April 19, 2013 |
Amazon, the online retailing giant, is following Netflix and Hulu into the world of original online content. But unlike the other outlets, which have been selecting their programs the old-fashioned way (that is, executives putting their reps on the line to back a show), Amazon is going about things a little differently: It's asking viewers to vote on which shows will become full series. Call it the "American Idol"-ization of entertainment programming, but Amazon is letting the people be their own programming execs by putting 14 pilot episodes on its website and then letting the audience choose which should move forward.
August 12, 2011 |
Fast, cheap and out of control and set in glamorous Grand Rapids, Mich., director Ruben Fleischer's "30 Minutes or Less" doesn't even crack the 80-minute mark if you exclude the end credits. The same was true of Fleischer's feature film debut, the very funny "Zombieland," which contained more visual wit and kinetic energy than most action comedies we're seeing lately. Fleischer and his editor, Alan Baumgarten, have complementary senses of humor; they know how to cut for maximum punctuation as well as how to cut to the chase.
September 26, 2010 |
When Jesse Eisenberg arrived at his West Hollywood hotel last week, only an hour off a plane and with a bulky duffel bag slung over his shoulder, he seemed irritated. And he was, because the night before, he had accidentally caught the last 30 seconds of "The Social Network," in which he stars as Facebook CEO Mark Zuckerberg, before a question-and-answer session about the movie in Chicago. He had been trying to avoid it because he does not like to watch his own performances. "I've been so furious this whole morning about what I did in that scene," he said almost immediately after sitting down at the Sunset Marquis' restaurant.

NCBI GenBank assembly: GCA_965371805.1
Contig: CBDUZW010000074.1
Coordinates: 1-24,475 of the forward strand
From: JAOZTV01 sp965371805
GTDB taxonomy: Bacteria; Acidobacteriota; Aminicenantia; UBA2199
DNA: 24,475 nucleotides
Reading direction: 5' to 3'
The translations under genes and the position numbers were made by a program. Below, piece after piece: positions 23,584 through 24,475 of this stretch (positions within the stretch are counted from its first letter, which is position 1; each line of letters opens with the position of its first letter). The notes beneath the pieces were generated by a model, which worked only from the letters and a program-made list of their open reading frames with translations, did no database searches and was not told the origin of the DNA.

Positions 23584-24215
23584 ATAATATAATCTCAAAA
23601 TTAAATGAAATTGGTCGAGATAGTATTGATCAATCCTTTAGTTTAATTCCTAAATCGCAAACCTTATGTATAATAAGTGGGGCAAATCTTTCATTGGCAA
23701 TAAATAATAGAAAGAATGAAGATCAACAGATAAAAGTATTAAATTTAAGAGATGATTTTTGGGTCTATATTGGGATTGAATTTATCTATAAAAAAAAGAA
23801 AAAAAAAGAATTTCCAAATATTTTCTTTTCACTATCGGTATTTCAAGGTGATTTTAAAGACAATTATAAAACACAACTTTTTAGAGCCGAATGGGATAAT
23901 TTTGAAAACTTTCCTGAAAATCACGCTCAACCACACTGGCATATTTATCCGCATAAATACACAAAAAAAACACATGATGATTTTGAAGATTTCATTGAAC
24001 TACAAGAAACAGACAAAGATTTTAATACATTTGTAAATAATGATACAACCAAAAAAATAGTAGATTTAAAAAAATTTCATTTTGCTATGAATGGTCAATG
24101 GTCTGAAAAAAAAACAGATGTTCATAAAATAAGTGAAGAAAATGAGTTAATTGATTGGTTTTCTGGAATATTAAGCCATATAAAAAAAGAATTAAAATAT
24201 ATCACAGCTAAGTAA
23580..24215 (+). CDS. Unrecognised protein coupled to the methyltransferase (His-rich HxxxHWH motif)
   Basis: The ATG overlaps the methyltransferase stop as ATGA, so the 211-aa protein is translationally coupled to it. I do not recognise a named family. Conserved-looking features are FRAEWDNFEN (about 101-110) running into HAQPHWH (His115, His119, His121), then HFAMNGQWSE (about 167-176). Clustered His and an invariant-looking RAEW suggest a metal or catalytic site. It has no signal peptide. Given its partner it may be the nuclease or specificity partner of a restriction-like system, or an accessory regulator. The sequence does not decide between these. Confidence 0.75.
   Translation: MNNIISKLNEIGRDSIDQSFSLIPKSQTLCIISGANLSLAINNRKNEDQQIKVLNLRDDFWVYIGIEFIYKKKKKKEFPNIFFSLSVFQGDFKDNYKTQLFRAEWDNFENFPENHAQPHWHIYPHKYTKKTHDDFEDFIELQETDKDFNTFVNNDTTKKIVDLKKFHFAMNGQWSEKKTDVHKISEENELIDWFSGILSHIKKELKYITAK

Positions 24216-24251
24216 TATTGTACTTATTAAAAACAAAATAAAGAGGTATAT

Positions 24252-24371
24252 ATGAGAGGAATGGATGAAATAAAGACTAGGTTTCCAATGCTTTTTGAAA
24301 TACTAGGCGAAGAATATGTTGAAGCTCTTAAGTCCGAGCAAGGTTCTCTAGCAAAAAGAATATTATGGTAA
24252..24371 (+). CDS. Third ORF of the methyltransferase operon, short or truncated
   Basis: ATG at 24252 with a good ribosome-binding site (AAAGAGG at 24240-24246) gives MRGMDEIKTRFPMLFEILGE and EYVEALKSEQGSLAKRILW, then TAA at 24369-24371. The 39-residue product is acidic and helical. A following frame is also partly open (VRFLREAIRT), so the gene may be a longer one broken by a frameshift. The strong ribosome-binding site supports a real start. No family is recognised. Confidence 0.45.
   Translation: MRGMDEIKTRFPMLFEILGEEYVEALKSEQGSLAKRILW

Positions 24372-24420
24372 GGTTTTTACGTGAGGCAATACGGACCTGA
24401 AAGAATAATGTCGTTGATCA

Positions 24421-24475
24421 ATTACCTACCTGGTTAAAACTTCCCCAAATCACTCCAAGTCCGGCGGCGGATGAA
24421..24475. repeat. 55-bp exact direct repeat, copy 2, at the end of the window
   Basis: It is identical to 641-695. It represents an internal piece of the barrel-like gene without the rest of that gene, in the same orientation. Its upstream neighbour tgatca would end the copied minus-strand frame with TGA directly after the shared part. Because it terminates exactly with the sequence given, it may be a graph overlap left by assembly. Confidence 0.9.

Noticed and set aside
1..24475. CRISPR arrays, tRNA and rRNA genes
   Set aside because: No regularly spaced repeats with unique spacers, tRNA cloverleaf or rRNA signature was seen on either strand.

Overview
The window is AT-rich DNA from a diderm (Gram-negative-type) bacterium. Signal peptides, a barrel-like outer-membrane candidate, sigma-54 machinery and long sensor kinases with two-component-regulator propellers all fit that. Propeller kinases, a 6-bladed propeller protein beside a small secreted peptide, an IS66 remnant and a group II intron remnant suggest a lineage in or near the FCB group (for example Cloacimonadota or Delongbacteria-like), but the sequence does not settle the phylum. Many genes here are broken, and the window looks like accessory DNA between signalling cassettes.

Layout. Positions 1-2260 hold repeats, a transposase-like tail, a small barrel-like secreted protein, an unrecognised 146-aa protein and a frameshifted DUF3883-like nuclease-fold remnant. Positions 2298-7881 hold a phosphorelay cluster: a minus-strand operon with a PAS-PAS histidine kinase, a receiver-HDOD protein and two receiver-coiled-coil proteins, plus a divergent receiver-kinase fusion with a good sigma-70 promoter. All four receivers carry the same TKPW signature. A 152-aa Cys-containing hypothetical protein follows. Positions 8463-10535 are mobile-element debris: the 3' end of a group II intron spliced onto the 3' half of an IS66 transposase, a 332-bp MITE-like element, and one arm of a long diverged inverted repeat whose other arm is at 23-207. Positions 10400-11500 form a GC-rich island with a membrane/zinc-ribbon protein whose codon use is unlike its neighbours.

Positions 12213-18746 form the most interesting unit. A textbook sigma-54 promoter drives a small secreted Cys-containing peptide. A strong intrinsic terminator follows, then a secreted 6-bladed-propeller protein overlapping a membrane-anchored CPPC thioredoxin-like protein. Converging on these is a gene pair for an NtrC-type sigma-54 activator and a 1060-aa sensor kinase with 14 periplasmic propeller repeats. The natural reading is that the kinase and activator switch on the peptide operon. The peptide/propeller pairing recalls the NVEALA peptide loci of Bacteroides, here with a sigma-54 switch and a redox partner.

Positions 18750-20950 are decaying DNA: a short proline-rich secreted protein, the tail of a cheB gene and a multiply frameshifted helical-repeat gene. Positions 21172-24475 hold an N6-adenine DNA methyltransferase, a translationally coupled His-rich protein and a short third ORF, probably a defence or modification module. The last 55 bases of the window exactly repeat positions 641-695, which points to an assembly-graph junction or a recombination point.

January 31, 2010 |
Zombieland Sony, $28.96; Blu-ray, $39.95 The raucous horror-comedy "Zombieland" sports enough action and black humor to win over those with walking-dead fatigue. Director Ruben Fleischer and screenwriters Rhett Reese and Paul Wernick send up post-apocalyptic movie clichés while also crafting an effective people-need-people plot, casting Woody Harrelson, Jesse Eisenberg, Emma Stone and Abigail Breslin as a circle of survivors traveling cross-country to an amusement park. (The movie also features one of the most enjoyable surprise cameos in recent movie memory.
November 18, 2009 |
There was a chill in the Georgia night when "Zombieland" director Ruben Fleischer discussed the Seat Belt Rule -- one of the guidelines the lead character follows to survive his town's zombie infestation. Fleischer said, "I'd like to see an accident that's never been done before. Let's crash a suburban mom through a windshield and have her land a foot in front of the camera." As if that weren't challenging enough: "And we have to do it in one shot." Huh? George Aguilar, the second unit director and stunt coordinator, consulted with visual effects supervisor Paul Linden, and a plan was hatched.
October 15, 2009 |
By now, the secret's out: Bill Murray has a show-stopping cameo midway through director Ruben Fleischer's surprise hit "Zombieland." All apologies if that's a spoiler for anyone. But the back story to Murray's appearance is almost as interesting as the bit itself. According to Fleischer, it was originally scripted for Patrick Swayze to appear as a zombie. "We had hilarious jokes written referencing classic Swayze movies. At one point, Woody [Harrelson] holds him up in the Jennifer Grey pose from 'Dirty Dancing.